3.3 Characteristic frequency band definition and selection

According to the frequency characteristics analysis results of the rectifier side line boundary and DC line in Sects.  3.1 and 3.2, the boundary causes differences in the energy between frequency bands of internal and external faults. The rectifier side line boundary has a significant attenuation effect on the high-frequency band. When an internal fault occurs, the fault signal does not pass through the rectifier side line boundary and thus is not attenuated by this boundary. Therefore, large high-frequency fault signals can be detected by the protection system. When an external fault occurs, the fault signal passes through the line boundary on the rectifier side and is attenuated by this boundary, so only small high-frequency fault components can be detected by the protection system. According to the analysis results of the frequency characteristics of the rectifier side line boundary in Sect. 3.1, the rectifier side line boundary affects the low-frequency conduction. Therefore, when an external fault occurs, the voltage fault components can reach the measurement point through the boundary of the rectifier side. As a result, it cannot form an obvious difference with the fault in the occurrence area. According to the analysis results of the boundary frequency characteristics of a DC line in Sect. 3.2, the DC line has an attenuation effect on the voltage fault signal, and the fault signal is attenuated by the DC line when internal and external faults occur.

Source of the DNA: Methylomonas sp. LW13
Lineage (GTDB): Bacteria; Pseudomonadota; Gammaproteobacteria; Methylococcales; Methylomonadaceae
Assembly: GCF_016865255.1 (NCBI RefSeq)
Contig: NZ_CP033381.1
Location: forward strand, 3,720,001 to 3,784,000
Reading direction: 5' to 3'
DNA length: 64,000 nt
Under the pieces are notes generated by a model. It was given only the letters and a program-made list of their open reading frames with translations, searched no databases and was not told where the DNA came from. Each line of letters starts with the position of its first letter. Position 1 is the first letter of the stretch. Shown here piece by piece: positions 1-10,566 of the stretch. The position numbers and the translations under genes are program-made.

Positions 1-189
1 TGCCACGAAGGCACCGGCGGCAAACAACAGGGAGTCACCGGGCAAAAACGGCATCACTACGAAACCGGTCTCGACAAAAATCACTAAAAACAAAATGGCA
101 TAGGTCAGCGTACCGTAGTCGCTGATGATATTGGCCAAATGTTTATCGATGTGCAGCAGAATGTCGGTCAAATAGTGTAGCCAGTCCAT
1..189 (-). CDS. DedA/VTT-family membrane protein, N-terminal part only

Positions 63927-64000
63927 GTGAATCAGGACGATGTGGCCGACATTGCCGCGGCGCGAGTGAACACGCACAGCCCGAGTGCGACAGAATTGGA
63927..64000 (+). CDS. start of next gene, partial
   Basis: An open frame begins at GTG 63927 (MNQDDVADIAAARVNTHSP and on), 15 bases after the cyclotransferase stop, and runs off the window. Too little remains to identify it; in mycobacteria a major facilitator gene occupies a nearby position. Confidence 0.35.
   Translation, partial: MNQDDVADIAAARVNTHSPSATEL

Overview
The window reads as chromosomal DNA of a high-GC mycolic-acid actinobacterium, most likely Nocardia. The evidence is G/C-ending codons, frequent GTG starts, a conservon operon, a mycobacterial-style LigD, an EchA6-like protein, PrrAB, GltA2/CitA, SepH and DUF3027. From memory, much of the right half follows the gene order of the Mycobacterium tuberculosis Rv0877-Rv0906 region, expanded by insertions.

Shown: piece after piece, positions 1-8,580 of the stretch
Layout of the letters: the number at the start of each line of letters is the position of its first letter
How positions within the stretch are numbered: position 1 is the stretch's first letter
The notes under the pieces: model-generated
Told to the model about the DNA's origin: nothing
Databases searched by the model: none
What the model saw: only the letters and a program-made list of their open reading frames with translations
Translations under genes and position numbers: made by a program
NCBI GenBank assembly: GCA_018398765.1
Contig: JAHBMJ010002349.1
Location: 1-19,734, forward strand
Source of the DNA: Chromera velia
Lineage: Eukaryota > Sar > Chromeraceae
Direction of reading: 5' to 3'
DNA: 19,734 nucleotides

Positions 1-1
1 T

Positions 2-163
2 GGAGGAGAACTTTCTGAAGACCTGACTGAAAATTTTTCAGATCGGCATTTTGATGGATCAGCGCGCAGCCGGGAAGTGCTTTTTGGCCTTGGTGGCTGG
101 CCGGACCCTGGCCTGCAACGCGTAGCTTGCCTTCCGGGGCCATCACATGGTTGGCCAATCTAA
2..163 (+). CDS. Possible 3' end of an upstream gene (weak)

In this paper, a multi-scale decomposition of the voltage fault components is performed using wavelet packets to obtain frequencies of the characteristic frequency bands and their energy values in the 1 ms time window. A dB3 wavelet packet is used to perform five-layer decomposition and 32-scale wavelet packet decomposition for a voltage fault component. The sampling frequency is set to 20 kHz, and the frequency of each scale band is 625 Hz. The frequency band energy statistics are shown in Table 1.